Would-be buyers – the millions of renters and newcomers still on the sidelines – are a signature or two away from bursting the dam of pent-up demand. Surveys of renters run as high as 81 percent for those who want to own a home in the next 10 years. It’s not so far-fetched. In Colorado, it will be possible for many of them under the Colorado Housing Finance Authority, which inherits $202 million from the bank settlement reached with the attorneys general. That might not sound like much. But remember how leverage works. That number is a multiplier. These funds will be used to bolster other financing as well as rescue homeowners in danger of losing their homes.

New money is coming into the market, but not from the traditional crop of young adults intent on putting down roots. Real estate thawed early in Florida where a winter outbreak of buying saw more than a few foreign investors resort to buying sight unseen. China and Canada are in a frenzied competition to move money away from their own frothy looking markets. Investment is percolating up from Brazil, too.

What could hamper a dramatic recovery are capital shortfalls as well as labor and materials shortages for builders. A house can’t be built if there is no lumber available. And there is concern that the QRM Rule to take effect this year will slow buying, even sending real estate back into the doldrums. Some would argue the cure for runaway markets is too harsh. The “hair of the dog drinking” by lenders – if it exists at all – will end this year. The QRM, which addresses the predatory lending practices that helped sink the economy, is an unnecessary strain in an economy that is only slowly responding to mammoth infusions of capital, critics maintain. Shady “loan originators” would like nothing better to go back to the days when anyone with a pulse could sign on for hundreds of thousands of dollars.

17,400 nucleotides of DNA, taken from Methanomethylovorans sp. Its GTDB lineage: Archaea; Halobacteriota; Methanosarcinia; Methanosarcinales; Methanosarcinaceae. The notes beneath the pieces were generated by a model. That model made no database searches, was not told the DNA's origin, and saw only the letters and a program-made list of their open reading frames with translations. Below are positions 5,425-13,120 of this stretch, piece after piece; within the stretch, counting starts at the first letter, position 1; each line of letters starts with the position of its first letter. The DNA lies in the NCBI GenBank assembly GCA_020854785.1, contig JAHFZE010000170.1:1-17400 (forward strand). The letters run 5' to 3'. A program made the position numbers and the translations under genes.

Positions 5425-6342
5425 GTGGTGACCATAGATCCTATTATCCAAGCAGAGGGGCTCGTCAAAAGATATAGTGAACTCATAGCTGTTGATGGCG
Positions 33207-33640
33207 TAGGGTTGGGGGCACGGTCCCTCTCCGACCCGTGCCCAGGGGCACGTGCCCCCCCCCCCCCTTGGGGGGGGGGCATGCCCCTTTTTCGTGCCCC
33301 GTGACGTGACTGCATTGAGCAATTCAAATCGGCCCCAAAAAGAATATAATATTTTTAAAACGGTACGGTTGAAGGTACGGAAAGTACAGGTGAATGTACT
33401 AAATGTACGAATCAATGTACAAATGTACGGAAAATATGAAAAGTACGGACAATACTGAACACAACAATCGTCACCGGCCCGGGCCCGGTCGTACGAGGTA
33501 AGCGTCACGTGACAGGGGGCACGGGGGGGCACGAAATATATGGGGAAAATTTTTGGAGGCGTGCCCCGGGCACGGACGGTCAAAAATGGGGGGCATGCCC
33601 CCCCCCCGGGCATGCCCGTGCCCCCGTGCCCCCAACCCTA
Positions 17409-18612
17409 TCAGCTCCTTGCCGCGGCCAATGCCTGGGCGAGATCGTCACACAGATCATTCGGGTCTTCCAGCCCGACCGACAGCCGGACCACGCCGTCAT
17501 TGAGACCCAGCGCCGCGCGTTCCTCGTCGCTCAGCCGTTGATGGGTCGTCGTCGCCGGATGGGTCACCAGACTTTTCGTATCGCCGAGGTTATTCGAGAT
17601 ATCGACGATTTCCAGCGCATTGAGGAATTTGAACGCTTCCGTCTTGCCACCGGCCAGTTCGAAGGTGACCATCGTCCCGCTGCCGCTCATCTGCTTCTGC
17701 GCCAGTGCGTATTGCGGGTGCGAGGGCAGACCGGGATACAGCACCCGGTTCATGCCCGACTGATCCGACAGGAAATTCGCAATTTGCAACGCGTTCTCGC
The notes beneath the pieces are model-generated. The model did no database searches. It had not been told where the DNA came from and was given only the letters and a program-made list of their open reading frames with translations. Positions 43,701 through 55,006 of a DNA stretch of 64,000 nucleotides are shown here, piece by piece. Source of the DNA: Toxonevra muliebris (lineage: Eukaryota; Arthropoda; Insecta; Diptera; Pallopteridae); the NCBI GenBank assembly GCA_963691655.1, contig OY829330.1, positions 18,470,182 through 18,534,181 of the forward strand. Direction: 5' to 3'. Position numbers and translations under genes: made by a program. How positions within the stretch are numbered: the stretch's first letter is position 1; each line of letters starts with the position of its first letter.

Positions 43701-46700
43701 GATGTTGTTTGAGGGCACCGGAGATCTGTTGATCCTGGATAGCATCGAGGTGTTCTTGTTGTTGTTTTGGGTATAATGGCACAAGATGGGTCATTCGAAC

Wall Street quietly resumed the practice of selling securities backed by mortgages. To move the massive amounts of money again, there has to be a vital ingredient: confidence. That all important measure that signals a strengthening economy will be supported by yet another layer of regulation. Admittedly, such regulation resembles window dressing in the real world. For Washington’s benefit, I’ll add a footnote. Regulation must be real. Nothing short of a paradigm shift will suffice. Regulation must be enforced. In other words, Washington needs to take its political face off long enough to attend to the job it is assigned.

Denver area overview:

Item No. 1: Rental vacancies in the Denver Metropolitan Area have all but vanished. Jefferson and Douglas county vacancies are below 2 percent. Rentals were already in acute shortage before the year started, and the situation has been growing worse.

Item No. 2: Foreclosures have been dropping by double-digit percentages for months. Colorado months ago fell out of the nation’s top 10 foreclosure states in December. Inventory is quickly snatched up. And the number of distressed mortgages has drawn below pre-recession levels.

Item No. 3: Braking too aggressively on new home construction continues to build pent-up demand. The housing shortage already could be termed acute. A few buyers intent on living in their purchase took advantage of homes sold through foreclosures and short sales. However, the typical buyer prefers to steer clear of the headaches associated with rehabilitating homes.